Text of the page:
Interior Department Quietly Proposes New Rules to Deny Public Access to Documents

  Management Decisions and Projects on Local Public Lands Could Be Conducted Behind Closed Doors; Comments Accepted Until January 25

Washington D.C. –The Trump administration has submitted a proposal to significantly limit the amount of information available to the media and to the public about national parks, national monuments, wildlife refuges, and other public lands. During the holidays and amidst the government shutdown, the Department of the Interior announced changes in how it processes public requests through the Freedom of Information Act (commonly called FOIA) — a bedrock law passed in 1966 that ensures government transparency and public access to agency records.

A public comment period on the proposal closes on January 25.

Earlier this week, 92 organizations from around the country (including Los Padres ForestWatch) requested that the Interior Department extend the comment deadline due to the broad scope of the changes and the ongoing government shutdown.

Media outlets, individuals, and thousands of organizations across the country — including ForestWatch — have used FOIA to access important documents from the Department, which manages 500 million acres of public land throughout the country, including Channel Islands National Park, Hopper Mountain National Wildlife Refuge, Santa Monica Mountains National Recreation Area, Carrizo Plain National Monument, Point Sal, the Pacific Crest Trail, and the California Costal National Monument, which stretches the entire coast of the state. Prompt and open access to Department documents helps the public understand how public lands are managed, how wildlife is protected, and what impacts activities like oil drilling and mining will have on public health and the environment.

The proposed changes would also limit media and public access to agencies within the Department like the U.S. Fish & Wildlife Service. The changes would make it more difficult for the public to understand how decisions are made about which species deserve protection under the Endangered Species Act, how much critical habitat is protected, and what steps are needed to bring imperiled plants and animals back from the brink of extinction.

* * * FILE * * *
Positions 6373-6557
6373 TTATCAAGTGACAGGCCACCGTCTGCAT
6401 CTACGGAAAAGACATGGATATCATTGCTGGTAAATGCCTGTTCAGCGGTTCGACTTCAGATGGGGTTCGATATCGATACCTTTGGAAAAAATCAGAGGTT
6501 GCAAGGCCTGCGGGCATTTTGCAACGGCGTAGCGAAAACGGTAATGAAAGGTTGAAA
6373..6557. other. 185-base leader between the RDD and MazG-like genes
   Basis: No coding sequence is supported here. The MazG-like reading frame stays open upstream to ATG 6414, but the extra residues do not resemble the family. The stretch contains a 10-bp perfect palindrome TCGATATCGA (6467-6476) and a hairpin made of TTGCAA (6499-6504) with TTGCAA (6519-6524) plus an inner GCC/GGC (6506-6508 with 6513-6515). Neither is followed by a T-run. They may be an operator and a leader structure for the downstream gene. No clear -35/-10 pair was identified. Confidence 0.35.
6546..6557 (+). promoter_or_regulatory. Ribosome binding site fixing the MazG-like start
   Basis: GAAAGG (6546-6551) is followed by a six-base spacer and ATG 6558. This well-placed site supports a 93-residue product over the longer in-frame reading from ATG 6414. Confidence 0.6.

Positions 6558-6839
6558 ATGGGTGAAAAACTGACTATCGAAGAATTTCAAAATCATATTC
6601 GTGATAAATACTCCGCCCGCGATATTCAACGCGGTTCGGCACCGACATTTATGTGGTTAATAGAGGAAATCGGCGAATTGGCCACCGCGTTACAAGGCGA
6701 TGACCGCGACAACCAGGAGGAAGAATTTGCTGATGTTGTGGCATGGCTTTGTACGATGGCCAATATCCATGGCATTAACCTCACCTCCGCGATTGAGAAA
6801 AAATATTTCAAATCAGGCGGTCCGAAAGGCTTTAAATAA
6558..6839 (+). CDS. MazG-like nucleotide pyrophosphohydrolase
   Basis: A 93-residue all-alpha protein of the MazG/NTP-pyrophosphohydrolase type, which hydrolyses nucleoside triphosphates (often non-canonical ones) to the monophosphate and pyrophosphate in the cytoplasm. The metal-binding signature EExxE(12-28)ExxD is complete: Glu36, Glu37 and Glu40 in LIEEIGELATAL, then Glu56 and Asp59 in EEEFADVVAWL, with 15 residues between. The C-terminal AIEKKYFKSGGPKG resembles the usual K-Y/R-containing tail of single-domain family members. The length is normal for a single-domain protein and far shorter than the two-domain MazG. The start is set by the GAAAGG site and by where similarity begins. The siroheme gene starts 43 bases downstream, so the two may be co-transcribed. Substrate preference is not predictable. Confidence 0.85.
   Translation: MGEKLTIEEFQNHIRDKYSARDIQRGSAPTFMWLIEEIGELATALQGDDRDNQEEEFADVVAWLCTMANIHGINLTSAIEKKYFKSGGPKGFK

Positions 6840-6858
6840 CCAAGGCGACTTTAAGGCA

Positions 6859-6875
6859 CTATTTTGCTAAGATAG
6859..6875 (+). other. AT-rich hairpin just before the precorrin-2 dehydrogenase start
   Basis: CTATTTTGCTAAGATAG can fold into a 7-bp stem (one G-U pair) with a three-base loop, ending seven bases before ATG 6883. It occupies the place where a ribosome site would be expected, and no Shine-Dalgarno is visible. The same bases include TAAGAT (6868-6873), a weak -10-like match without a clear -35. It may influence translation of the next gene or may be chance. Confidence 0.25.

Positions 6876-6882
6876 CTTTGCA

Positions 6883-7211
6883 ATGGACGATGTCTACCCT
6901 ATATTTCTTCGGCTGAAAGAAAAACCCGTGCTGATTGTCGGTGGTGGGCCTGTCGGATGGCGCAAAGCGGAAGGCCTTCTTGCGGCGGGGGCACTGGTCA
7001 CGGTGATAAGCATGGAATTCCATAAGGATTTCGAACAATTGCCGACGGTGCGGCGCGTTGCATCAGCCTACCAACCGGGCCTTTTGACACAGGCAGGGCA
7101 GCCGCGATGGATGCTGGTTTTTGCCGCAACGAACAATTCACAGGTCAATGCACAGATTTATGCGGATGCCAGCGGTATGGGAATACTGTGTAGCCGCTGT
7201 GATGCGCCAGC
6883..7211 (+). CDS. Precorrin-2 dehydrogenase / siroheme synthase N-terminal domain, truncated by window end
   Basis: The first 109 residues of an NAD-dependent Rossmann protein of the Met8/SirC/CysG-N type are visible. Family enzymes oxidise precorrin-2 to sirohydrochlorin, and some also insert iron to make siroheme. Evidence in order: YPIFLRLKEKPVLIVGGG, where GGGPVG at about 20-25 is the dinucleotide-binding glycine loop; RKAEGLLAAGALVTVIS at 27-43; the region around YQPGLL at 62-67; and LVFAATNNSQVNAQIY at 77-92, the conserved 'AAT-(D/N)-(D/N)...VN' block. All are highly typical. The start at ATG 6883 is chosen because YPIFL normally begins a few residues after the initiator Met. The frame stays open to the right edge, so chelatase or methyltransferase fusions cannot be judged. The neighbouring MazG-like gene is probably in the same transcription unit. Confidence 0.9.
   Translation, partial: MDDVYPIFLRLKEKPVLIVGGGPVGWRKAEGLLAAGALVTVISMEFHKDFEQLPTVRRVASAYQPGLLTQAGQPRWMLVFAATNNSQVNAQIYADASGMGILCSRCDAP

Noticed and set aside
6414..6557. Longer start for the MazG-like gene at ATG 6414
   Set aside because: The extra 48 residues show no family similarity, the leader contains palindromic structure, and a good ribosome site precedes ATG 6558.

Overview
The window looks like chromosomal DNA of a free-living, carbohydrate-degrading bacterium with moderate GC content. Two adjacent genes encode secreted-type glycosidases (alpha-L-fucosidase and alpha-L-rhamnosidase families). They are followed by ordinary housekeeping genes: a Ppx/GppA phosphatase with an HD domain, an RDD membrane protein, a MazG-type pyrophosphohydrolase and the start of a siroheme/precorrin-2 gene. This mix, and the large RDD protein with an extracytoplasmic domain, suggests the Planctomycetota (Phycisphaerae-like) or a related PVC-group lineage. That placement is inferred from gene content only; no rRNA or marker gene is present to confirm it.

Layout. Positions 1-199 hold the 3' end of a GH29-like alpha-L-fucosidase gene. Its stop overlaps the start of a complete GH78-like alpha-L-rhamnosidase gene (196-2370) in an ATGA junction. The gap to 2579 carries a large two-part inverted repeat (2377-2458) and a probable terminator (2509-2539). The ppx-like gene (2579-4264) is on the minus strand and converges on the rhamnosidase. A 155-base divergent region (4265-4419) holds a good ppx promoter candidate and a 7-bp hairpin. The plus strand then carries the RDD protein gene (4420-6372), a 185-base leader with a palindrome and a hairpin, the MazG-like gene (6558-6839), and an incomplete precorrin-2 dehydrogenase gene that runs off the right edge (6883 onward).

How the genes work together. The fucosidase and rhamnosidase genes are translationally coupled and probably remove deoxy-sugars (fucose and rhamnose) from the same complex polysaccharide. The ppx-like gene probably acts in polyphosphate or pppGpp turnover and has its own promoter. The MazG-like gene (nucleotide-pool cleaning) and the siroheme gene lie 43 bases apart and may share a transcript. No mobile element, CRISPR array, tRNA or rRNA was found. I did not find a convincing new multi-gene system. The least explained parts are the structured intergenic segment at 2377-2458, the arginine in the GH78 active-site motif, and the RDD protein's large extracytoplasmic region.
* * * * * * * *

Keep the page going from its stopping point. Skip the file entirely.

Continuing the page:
The proposed changes — published in the December 28 Federal Registerwould limit the number of FOIA requests the Department of the Interior processes each month, and would allow the Department to reject any requests deemed “unreasonably burdensome” or which require “inspection of a vast quantity of material.” The lack of specificity in these terms would allow agencies like the Bureau of Land Management, the National Park Service, the Bureau of Reclamation, the U.S. Fish & Wildlife Service, and others housed in the Interior Department to easily deny virtually any requests for public records.

The number of FOIA lawsuits filed against the Department of the Interior has steeply increased since Trump took office. Graph courtesy of

The proposal comes while multiple ethics investigations are underway involving top Interior Department officials. The number of FOIA lawsuits across all federal agencies are at an all-time high, up 67% compared to the last full fiscal year under the Obama administration. The spike in litigation can be attributed to an increase in the Department’s denial of FOIA requests and missed deadlines, the enactment of controversial policies like shrinking the size of national monuments, as well as an escalation in oil drilling on public lands. The proposed changes would likely make FOIA backlogs and litigation even worse.

Early last year, ForestWatch filed a lawsuit against the Interior Department for withholding records related to the administration’s 2017 review of the Carrizo Plain National Monument and other national monuments. Under the proposed rule changes, such a request would likely be denied outright by the Department. The proposed changes would also affect the public’s ability to obtain information about other public lands in our region, including scattered parcels of Bureau of Land Management lands where drilling and fracking is proposed.

“The Freedom of Information Act was critical in the public’s engagement on the BLM’s recent proposal to open over 1 million acres across the Central Coast to oil drilling and fracking,” said ForestWatch Public Lands Advocate Rebecca August. “It is through FOIA that we were able to identify the properties, schools, and parks that were impacted. After we released that data, the BLM received thousands of comments.”

Ironically, federal agencies are currently not responding to any FOIA requests during the government shutdown. Most FOIA staff have been furloughed, and the offices that process FOIA requests are empty.

“Simply put, the Interior Department’s proposed changes will keep the public in the dark about this administration’s devious attempts to roll back protections for our public lands,” said ForestWatch Conservation Director Bryant Baker. “This move is a clear impingement on a cornerstone of democracy and government transparency that has been on the books for more than half a century.”

To make a comment, visit the Department of the Interior’s webpage at, or go to The Department will accept public comments on the proposed changes through January 28. For more information, go to

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